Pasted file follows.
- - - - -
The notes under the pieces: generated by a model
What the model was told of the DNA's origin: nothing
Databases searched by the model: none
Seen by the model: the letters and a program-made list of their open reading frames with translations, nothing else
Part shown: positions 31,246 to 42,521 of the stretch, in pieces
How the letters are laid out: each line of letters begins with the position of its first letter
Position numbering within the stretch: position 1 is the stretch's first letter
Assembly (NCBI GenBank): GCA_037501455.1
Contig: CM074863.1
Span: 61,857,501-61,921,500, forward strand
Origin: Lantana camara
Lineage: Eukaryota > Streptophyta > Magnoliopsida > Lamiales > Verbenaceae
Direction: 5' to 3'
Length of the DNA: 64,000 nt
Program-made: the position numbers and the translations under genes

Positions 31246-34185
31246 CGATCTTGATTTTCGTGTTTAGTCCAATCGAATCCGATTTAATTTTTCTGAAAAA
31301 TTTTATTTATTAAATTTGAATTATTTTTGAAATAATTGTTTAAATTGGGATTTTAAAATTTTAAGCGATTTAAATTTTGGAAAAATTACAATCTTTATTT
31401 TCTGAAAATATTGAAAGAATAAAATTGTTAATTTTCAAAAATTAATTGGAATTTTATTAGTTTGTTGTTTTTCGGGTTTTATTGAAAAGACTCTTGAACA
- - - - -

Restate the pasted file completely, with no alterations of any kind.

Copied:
The notes under the pieces: generated by a model
What the model was told of the DNA's origin: nothing
Databases searched by the model: none
Seen by the model: the letters and a program-made list of their open reading frames with translations, nothing else
Part shown: positions 31,246 to 42,521 of the stretch, in pieces
How the letters are laid out: each line of letters begins with the position of its first letter
Position numbering within the stretch: position 1 is the stretch's first letter
Assembly (NCBI GenBank): GCA_037501455.1
Contig: CM074863.1
Span: 61,857,501-61,921,500, forward strand
Origin: Lantana camara
Lineage: Eukaryota > Streptophyta > Magnoliopsida > Lamiales > Verbenaceae
Direction: 5' to 3'
Length of the DNA: 64,000 nt
Program-made: the position numbers and the translations under genes

Positions 31246-34185
31246 CGATCTTGATTTTCGTGTTTAGTCCAATCGAATCCGATTTAATTTTTCTGAAAAA
31301 TTTTATTTATTAAATTTGAATTATTTTTGAAATAATTGTTTAAATTGGGATTTTAAAATTTTAAGCGATTTAAATTTTGGAAAAATTACAATCTTTATTT
31401 TCTGAAAATATTGAAAGAATAAAATTGTTAATTTTCAAAAATTAATTGGAATTTTATTAGTTTGTTGTTTTTCGGGTTTTATTGAAAAGACTCTTGAACA